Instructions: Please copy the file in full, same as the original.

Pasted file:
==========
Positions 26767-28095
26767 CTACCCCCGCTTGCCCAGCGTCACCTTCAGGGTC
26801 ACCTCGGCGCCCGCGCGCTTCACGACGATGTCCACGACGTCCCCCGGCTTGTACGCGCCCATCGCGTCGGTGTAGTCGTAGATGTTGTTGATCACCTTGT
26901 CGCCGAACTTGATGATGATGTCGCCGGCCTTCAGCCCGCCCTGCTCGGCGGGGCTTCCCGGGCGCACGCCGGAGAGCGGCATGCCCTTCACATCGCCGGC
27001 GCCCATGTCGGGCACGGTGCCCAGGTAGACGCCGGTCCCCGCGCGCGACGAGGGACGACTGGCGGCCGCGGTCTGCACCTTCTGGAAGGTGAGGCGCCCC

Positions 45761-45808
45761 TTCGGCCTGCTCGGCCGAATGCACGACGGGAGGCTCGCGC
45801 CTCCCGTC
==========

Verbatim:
Positions 26767-28095
26767 CTACCCCCGCTTGCCCAGCGTCACCTTCAGGGTC
26801 ACCTCGGCGCCCGCGCGCTTCACGACGATGTCCACGACGTCCCCCGGCTTGTACGCGCCCATCGCGTCGGTGTAGTCGTAGATGTTGTTGATCACCTTGT
26901 CGCCGAACTTGATGATGATGTCGCCGGCCTTCAGCCCGCCCTGCTCGGCGGGGCTTCCCGGGCGCACGCCGGAGAGCGGCATGCCCTTCACATCGCCGGC
27001 GCCCATGTCGGGCACGGTGCCCAGGTAGACGCCGGTCCCCGCGCGCGACGAGGGACGACTGGCGGCCGCGGTCTGCACCTTCTGGAAGGTGAGGCGCCCC

Positions 45761-45808
45761 TTCGGCCTGCTCGGCCGAATGCACGACGGGAGGCTCGCGC
45801 CTCCCGTC